Receive information about a Bachelor of Science in Nursing (BSN) degree program and its education requirements, coursework, career choices, job and wage outlook, and licensure and continuing education information.
Bachelor of Science (BSN) Degree Programs
Students enrolled in Bachelor of Science in Nursing (BSN) degree programs are taught about modes of caring for patients and providing assistance to primary care professionals. Coursework focuses on the sciences and humanities, and students learn about various forms of health promotion, medical treatment and health conditions. Students usually complete BSN programs in about four years. The program qualifies graduates to take the National Council Licensure Examination for Registered Nurses (NCLEX-RN).
Admission criteria typically require incoming students to hold a GED certificate or high school diploma, in addition to completing prerequisite general education courses including topic areas in chemistry, microbiology, physiology and anatomy.
Coursework combines laboratory and classroom components with clinical training in healthcare facilities such as mental health agencies, public schools and hospitals. Opportunities to perform nursing research are offered to students enrolled in some programs. Core coursework may include topic areas such as:
•Public health nursing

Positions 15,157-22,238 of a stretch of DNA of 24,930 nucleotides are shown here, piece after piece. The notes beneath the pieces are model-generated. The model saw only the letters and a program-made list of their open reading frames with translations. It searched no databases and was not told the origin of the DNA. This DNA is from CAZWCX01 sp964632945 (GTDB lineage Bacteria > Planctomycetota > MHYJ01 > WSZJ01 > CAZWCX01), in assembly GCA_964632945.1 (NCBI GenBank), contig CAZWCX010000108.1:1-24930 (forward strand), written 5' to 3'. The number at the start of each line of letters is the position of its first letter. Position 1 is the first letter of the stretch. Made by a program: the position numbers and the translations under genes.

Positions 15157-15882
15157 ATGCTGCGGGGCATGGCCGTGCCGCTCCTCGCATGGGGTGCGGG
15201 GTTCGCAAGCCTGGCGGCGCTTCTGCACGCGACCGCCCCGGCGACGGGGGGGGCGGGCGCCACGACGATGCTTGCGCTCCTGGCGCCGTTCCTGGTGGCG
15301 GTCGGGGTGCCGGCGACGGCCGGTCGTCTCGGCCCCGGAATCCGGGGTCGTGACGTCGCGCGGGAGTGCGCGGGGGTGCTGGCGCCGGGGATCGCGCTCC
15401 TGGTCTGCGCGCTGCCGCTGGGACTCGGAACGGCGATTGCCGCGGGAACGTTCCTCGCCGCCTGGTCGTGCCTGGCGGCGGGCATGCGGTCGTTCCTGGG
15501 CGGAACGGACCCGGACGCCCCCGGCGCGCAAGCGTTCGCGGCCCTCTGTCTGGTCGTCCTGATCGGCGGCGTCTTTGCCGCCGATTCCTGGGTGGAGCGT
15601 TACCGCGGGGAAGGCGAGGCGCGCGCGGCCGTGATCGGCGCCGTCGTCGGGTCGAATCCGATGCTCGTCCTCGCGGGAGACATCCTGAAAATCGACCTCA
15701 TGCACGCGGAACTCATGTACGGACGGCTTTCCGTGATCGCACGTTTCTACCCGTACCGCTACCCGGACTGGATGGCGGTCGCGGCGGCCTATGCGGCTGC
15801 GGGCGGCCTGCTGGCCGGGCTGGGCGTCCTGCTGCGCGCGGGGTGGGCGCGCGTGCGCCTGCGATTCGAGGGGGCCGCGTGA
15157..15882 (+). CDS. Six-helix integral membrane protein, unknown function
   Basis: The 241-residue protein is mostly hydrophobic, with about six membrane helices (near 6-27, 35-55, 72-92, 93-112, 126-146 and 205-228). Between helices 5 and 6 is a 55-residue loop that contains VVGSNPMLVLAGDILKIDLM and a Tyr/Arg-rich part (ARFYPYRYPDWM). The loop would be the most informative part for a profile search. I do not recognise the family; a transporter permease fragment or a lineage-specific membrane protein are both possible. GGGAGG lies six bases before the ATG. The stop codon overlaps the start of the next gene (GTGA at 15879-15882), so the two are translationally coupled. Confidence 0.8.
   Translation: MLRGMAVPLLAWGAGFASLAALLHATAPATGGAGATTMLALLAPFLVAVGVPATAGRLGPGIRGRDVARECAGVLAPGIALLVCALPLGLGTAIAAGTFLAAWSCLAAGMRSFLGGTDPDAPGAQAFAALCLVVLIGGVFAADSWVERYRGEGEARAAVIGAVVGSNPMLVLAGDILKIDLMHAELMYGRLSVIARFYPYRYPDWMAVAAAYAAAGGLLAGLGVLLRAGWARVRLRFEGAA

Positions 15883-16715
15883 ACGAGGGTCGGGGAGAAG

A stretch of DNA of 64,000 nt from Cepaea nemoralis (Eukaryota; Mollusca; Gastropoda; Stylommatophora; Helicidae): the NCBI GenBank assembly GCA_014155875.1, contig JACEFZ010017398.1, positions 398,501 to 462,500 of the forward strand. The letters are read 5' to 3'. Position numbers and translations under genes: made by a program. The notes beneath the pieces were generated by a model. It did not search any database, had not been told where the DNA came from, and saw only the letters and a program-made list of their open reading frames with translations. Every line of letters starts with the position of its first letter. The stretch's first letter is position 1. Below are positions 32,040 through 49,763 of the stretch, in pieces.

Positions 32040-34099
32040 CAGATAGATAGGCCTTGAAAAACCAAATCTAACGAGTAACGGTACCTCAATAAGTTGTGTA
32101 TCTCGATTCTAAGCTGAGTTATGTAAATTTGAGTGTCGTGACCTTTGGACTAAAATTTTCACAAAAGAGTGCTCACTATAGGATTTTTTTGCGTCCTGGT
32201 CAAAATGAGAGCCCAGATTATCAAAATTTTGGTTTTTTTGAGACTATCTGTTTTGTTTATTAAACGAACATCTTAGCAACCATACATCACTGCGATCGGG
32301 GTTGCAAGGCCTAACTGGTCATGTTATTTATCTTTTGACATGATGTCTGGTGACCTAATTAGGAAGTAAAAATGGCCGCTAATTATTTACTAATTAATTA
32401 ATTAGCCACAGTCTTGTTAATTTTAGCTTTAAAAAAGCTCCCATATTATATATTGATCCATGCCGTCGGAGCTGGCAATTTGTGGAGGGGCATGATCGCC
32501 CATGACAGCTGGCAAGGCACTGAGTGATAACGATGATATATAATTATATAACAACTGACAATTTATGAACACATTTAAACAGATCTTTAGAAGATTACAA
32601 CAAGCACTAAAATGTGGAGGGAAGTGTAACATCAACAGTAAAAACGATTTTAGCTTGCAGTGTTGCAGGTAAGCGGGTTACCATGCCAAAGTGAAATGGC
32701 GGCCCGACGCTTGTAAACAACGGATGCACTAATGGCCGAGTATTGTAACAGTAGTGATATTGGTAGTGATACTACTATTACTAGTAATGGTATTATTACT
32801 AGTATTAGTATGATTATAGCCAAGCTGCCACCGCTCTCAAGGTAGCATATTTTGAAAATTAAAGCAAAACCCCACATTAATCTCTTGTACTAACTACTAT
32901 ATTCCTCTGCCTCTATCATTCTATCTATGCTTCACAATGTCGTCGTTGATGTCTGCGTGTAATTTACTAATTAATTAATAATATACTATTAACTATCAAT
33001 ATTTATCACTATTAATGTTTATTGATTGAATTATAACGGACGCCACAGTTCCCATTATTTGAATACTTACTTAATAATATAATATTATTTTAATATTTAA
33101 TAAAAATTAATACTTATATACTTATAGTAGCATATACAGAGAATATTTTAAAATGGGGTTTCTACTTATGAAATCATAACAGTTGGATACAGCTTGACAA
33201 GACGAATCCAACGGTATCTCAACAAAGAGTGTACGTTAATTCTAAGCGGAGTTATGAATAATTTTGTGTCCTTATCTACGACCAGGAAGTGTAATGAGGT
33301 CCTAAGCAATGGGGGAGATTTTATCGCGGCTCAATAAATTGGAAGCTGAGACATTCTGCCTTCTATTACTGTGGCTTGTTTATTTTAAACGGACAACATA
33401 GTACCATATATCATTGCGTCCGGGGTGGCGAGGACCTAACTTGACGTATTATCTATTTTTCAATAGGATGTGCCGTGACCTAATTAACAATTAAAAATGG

Those who complete a bachelor’s degree program may seek entry-level careers as registered nurses (RN) in work environments such as physicians’ offices and hospitals.
Job and Wage Outlook
Over the 2010 – 2020 decade, job growth rates of 26% have been predicted for RNs, mainly in residential, long-term and outpatient care facilities (U.S. Bureau of Labor Statistics). In May 2012, these professionals brought home an average annual wage of $65,470 (BLS).
Licensure and Continuing Education Information
Graduates from the bachelor’s degree program can seek continued education by pursuing master’s degree programs that would enable them to get employed as healthcare managers, nurse educators, nurse practitioners, or clinical nurse specialists. Alternatively, they may pursue doctoral programs such as a Doctor of Nursing Practice (DNP), which is suitable for a career in advanced clinical practice, or Doctor of Philosophy (PhD), in order to seek careers in academia or research. Licensure is compulsory for RNs in every state. While licensure norms vary by state, standard requirements include the passage of the NCLEX-RN and completion of a state-approved nursing program.
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median earnings per week than workers with only a high school diploma*.